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Under the natural law of conservation of mass, matter is neither created nor destroyed; everything we have ever thrown away is still here with us on planet Earth. In light of evolving California climate and environmental policy focused on air quality, water quality, and environmental justice, this year’s Environmental Law Symposium at UC Davis focuses on the human-made law of waste management. Leaders in government, non-profit and private sectors will discuss the ways we manage organic waste, hazardous waste, agricultural waste and other waste streams, opening the doorway to dialogue about the impacts of dumping on vulnerable landscapes and populations, and how our society can shift from disposal to regeneration in the era of climate change.
Free CLE credit will be offered at 1.25 credits per panel. Participation in the complete program, 4 panels, will award 5 CLE credits.
8:30am - 9:00am: Breakfast and Check-in
9:00am - 9:45am: Opening Remarks, Introduction, and Keynote by CalEPA Secretary Jared Blumenfeld
9:45am - 11:00am: Solid Waste: Reduce, Reuse, Recycle, Regenerate
The face of solid-waste management has changed dramatically since the 1960s/70’s push to reduce, reuse, recycle. In addition to China’s ban on the import of US plastics, today California is working to meet ambitious methane reduction goals from our state’s landfills. The rapid expansion of composting capacity, strategies to divert food waste, and supporting the industry in transition are key features in reaching our state climate goals.
- Elliot Block, Chief Counsel, Cal Recycle
- Nick Lapis, Director of Advocacy, Californians Against Waste
- Kelly Astor, Partner, Astor & Kingsland LLP
- Gustavo Aguirre Sñr., Committee for a Better Arvin, Director of Organizing, Center on Race, Poverty, & the Environment
Moderator: Janaki Jagannath, Environmental Law Society Symposium Chair, UC Davis School of Law
11:00am - 11:10am: Morning Break
11:10am - 12:25pm: Hazardous Waste: Public Process in the Crosshairs
The production and disposal of pharmaceuticals, plastics, batteries, medical equipment and countless other goods upon which we rely day to day create sources of hazardous waste which are regulated differently from other waste streams for their toxicity and potential for public health hazard. The history of siting of hazardous waste facilities in low-income communities of color has been a driver of organizing for environmental justice, a grassroots movement which has shaped the way both federal and state EPAs contend with hazardous waste management. This panel focuses on modern legal challenges in hazardous waste management and uncovers the way governments and communities communicate in the crosshairs of cleanup and remediation.
- Letitia Moore, Senior Counsel, Holland & Knight
- Cesar Campos, Supervisor, Office of Public Participation, California Department of Toxic Substances Control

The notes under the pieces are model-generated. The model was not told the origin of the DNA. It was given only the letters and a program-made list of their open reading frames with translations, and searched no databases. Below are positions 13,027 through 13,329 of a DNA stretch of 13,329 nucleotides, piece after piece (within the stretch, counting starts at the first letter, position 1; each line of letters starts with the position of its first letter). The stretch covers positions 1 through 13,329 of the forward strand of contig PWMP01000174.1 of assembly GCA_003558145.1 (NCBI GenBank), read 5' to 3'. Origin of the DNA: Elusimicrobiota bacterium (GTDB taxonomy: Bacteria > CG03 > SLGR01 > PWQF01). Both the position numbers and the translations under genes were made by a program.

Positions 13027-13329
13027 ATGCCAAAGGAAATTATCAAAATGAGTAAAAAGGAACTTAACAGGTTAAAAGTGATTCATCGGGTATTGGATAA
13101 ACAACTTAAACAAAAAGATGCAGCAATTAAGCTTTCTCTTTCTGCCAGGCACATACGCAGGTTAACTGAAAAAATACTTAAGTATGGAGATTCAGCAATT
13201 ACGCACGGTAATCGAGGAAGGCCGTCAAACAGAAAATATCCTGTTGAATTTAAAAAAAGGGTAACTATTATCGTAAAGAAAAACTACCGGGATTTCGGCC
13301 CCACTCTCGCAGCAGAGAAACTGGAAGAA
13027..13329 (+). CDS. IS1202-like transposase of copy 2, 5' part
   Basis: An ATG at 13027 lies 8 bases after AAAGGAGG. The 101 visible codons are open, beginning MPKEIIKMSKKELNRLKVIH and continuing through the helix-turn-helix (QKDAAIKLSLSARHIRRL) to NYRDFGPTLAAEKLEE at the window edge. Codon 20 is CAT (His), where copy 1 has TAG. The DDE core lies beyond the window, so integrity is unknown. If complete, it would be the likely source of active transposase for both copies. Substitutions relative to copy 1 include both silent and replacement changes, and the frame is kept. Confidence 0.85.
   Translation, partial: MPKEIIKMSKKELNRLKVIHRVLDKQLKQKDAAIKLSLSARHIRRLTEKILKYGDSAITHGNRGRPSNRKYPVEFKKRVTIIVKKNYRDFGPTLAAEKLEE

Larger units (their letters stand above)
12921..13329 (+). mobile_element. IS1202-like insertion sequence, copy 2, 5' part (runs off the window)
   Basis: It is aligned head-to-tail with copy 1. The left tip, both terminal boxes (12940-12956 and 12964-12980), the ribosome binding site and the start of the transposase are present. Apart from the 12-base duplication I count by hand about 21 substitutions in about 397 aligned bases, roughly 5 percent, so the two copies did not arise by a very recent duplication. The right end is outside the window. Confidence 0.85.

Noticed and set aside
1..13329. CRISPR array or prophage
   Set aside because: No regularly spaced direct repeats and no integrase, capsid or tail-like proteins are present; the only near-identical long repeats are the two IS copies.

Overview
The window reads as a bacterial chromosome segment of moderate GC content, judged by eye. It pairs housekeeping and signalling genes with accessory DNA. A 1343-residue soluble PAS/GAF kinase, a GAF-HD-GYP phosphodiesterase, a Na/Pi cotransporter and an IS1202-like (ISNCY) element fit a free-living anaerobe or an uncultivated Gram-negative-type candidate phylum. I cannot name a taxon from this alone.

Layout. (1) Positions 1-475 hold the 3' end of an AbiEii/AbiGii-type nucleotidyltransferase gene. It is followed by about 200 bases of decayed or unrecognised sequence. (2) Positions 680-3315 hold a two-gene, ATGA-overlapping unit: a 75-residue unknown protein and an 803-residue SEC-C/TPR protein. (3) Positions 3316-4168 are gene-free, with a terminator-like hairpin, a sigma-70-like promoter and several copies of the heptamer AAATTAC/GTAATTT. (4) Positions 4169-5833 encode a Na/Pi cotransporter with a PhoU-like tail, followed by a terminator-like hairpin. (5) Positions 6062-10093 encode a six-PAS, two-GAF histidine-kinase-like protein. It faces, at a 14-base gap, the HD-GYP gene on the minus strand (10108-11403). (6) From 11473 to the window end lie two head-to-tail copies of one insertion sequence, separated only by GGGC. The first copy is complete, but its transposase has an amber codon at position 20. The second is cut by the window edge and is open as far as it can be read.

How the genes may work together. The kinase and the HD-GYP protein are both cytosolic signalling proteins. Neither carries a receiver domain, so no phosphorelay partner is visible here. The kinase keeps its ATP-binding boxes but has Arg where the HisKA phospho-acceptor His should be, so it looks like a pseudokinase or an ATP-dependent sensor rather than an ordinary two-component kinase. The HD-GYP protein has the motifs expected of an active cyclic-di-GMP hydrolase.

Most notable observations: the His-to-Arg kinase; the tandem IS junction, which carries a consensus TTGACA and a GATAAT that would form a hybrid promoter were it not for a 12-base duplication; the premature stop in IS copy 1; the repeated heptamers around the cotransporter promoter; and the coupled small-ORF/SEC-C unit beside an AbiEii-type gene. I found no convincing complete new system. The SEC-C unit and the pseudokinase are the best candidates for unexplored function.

- Ingrid Brostrom, Assistant Director, Center on Race Poverty & the Environment
- Nayamin Martinez, Director, Central California Environmental Justice Network
Moderator: Clare Cannon, Assistant Professor, UC Davis Center for Regional Change
12:30pm - 1:20pm: Lunch
1:20pm - 2:35pm: Agricultural Waste: Spotlight on Dairy Farming
California dairy carries our state to the top of the United State’s farm gate incomes and stocks millions of grocery store shelves across the nation in the form of processed cheese, whey protein, milk powder, and of course, fresh dairy products. Under scrutiny for impacts on air quality and local groundwater, however, the dairy industry is not without its waste management challenges. This panel focuses on the policy responses to these challenges, and the road ahead in developing a dairy farming system that is both sustainable and practical.
- Jennifer Fearing, Fearless Advocacy Inc.
- Christian Griffith, Chief Consultant, Assembly Budget Committee
- Senator Dean Florez, California Air Resources Board
- Jenny Lester Moffitt, Undersecretary, California Department of Food and Agriculture
Moderator: Mary Louise Frampton, Professor of Law, Director of Aoki Center for Critical Race and Nation Studies, UC Davis School of Law
2:35pm - 2:45pm: Afternoon Break
2:45pm - 4:00pm: Local Solutions: Resident Power in Transforming Waste to Energy
Although waste-to-energy technology, in its many forms, is being actively explored by university researchers and supported by the state for the purpose of reducing greenhouse gas emissions, local resident communities who struggle with the worst impacts of industrial waste dumping and facility siting are hard at work building solutions that improve local health outcomes and build community resilience to climate change. In this panel, we discuss issues of access to the benefits of waste-to-energy technologies in California’s most polluted areas and explore alternative local projects that mitigate the impacts of climate change and relieve communities of local pollution burdens.
- Martha Guzman Aceves, Commissioner, California Public Utilities Commission
- Dan Noble, Director, Association of Compost Producers
- Madeline Stano, Energy Equity Counsel, Greenlining Institute
- Kassandra Hishida, Director, Community Alliance for Agroecology
Moderator: Phoebe Seaton, Leadership Counsel for Justice and Accountability
4:00pm - 4:35pm: Plenary By Mayor of Arvin, Jose Gurrola and Closing Statements
4:35pm - 5:30pm: Reception, King Hall Courtyard